When reading about classic films or TV series, you’ll often hear about an actor who sounds all wrong for a part but was in the running anyway. The hunt for an actor to play the Homeland lead offers a great example. At one point, Halle Berry was the preferred pick at Showtime.
But the more you read, the more you realize that’s standard operating procedure in Hollywood. When casting a major role, studio heads naturally hope the biggest star available will fit the bill. They’re not running The Actors Studio, after all.
That’s basically how the casting went for the lead role/narrator Henry Hill in Martin Scorsese’s Goodfellas (1990). In an oral history of the film’s making, producers recalled the hesitance to cast Ray Liotta as Hill because he wasn’t a star. Tom Cruise, on the other hand, was.
Tom Cruise had the starpower the studio wanted for ‘Goodfellas’ lead Henry Hill
Before you do a spit-take imagining Cruise as Henry Hill, remember that the actor wasn’t only known for flashing his cheesy smile and shouting “Bar’s open!” in films like Cocktail (1988). After his performance in Born on the Fourth of July (1989), Cruise received Best Actor nominations from a number of respected critic associations (including NYFCA).
What’s more, Cruise acquitted himself well enough in the Scorsese-directed The Color of Money (1986) just a few years earlier. So the thought wasn’t completely far-fetched. Goodfellas executive producer Barbara De Fina shed some light on the casting process in GQ’s 2010 oral history of the film.
“I don’t remember there being a lot of choices about who could play Henry Hill,” De Fina said. “There weren’t a lot of actors who could pull it off.” While Scorsese believed Liotta could, De Fina explained why he was a long shot. “Ray wasn’t a big star,” she said.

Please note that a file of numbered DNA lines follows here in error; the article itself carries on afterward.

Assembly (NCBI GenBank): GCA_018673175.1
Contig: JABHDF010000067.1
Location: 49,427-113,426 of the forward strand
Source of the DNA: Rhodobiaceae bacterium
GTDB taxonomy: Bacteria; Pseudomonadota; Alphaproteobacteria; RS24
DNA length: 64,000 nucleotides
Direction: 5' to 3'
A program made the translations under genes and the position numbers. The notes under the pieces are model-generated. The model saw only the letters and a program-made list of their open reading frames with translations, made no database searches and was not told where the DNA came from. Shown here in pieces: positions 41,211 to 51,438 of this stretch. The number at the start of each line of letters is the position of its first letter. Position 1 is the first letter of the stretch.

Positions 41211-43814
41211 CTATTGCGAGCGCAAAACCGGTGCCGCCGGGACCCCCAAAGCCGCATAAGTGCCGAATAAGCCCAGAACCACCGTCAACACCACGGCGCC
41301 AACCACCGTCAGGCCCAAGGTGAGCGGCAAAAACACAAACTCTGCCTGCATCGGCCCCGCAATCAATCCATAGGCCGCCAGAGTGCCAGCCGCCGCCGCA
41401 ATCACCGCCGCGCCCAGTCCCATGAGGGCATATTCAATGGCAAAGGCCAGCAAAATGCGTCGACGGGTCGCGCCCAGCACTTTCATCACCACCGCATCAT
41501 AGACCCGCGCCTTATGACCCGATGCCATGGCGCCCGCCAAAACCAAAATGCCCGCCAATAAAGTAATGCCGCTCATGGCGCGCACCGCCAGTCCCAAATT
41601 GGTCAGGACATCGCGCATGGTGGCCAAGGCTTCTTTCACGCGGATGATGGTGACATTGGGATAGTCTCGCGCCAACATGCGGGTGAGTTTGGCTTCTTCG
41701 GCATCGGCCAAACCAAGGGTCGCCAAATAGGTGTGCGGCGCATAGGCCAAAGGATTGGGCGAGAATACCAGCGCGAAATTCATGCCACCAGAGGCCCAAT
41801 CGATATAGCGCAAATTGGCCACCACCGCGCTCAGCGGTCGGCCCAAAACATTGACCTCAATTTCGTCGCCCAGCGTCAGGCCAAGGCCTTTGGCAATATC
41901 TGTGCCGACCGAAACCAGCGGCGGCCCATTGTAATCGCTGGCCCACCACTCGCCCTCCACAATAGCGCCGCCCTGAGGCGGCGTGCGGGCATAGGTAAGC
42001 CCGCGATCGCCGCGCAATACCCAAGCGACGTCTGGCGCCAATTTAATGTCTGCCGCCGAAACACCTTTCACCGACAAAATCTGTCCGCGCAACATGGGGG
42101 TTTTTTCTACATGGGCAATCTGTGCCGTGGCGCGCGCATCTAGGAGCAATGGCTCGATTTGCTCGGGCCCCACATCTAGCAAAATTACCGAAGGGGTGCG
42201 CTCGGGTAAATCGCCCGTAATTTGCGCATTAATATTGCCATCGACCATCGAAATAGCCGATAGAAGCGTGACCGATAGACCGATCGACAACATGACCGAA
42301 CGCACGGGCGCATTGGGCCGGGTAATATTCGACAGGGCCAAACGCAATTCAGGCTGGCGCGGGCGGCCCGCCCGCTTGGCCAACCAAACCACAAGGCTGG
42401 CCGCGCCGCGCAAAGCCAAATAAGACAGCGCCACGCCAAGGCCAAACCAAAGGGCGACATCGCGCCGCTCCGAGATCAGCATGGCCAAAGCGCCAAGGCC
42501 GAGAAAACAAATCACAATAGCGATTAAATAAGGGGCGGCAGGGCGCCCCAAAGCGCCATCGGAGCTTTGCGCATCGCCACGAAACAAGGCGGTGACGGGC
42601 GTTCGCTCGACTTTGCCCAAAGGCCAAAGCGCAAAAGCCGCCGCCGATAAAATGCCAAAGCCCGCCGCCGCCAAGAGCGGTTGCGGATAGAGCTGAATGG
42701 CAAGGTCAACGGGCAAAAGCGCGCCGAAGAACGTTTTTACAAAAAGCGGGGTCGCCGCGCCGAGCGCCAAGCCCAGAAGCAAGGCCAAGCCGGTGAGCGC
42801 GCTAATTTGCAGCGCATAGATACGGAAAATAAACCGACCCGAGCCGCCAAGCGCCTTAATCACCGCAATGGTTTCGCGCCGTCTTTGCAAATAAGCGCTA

Soon enough, Cruise became part of the “discussion,” as legendary producer Irwin Winkler put it. It doesn’t seem as if Scorsese took the prospect of Cruise playing the lead all that seriously. “Marty wanted Ray very badly,” Winkler said. Eventually, the director got his wish.
Ray Liotta convinced ‘Goodfellas’ decision-makers he was the man to play Hill
So how long did it take for everyone to warm up to the idea of Liotta as the lead in Goodfellas? “I think I was the first person that Marty met, but it took maybe a year,” Liotta told GQ. “It was a very, very long process.” That whole time, producers were pitching alternatives to Liotta.
“Frankly, I thought we could do a lot better,” Winkler said. “I kept putting [Scorsese] off saying, ‘Let’s keep looking.’” But Scorsese kept finding reasons that pointed to Liotta being perfect for the Hill part. An experience at the Venice Film Festival stood out. At the time, Scorsese had heavy security around him because of the Last Temptation of Christ (1988) backlash.
“Ray approached me in the lobby and the bodyguards moved toward him, and he had an interesting way of reacting,” Scorsese recalled in the 2010 oral history. “[Ray] held his ground, but made them understand he was no threat. I liked his behavior at that moment, and I saw, Oh, he understands that situation. That’s something you wouldn’t have to explain to him.”
In another chance encounter, Liotta saw Winkler at a restaurant in Venice and made his pitch. After that chat, Winkler called Scorsese and told him he was sold on Liotta. Tom Cruise was officially out.
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